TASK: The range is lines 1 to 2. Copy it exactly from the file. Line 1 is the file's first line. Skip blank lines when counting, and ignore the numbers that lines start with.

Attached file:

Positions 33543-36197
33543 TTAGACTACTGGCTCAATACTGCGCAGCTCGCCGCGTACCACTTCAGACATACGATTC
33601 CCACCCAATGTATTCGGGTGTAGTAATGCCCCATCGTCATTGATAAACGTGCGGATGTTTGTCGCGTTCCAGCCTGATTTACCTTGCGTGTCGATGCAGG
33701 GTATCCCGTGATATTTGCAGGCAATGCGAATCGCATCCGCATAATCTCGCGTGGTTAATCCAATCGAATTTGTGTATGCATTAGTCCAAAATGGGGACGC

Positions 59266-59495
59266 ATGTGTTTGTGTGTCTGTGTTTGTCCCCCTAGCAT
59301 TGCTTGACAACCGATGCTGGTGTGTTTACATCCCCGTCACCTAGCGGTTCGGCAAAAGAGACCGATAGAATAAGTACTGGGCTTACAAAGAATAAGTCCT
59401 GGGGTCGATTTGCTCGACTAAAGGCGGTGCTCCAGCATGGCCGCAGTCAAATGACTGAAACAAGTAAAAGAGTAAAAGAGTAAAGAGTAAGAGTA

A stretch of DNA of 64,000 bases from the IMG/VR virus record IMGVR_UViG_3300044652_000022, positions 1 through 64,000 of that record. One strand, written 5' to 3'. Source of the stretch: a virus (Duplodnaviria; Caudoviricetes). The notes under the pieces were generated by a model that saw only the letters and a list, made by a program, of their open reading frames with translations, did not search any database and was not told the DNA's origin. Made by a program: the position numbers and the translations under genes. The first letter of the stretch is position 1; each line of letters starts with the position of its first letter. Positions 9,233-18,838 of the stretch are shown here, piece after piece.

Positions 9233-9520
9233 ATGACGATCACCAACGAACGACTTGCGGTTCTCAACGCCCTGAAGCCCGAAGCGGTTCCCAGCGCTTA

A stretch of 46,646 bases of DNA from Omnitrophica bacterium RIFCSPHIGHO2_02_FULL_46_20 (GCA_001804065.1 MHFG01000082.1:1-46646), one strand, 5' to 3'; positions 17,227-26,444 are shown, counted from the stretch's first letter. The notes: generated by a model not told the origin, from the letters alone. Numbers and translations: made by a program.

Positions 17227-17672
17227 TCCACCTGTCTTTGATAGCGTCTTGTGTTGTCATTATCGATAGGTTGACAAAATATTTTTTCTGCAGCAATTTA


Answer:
Positions 33543-36197
33543 TTAGACTACTGGCTCAATACTGCGCAGCTCGCCGCGTACCACTTCAGACATACGATTC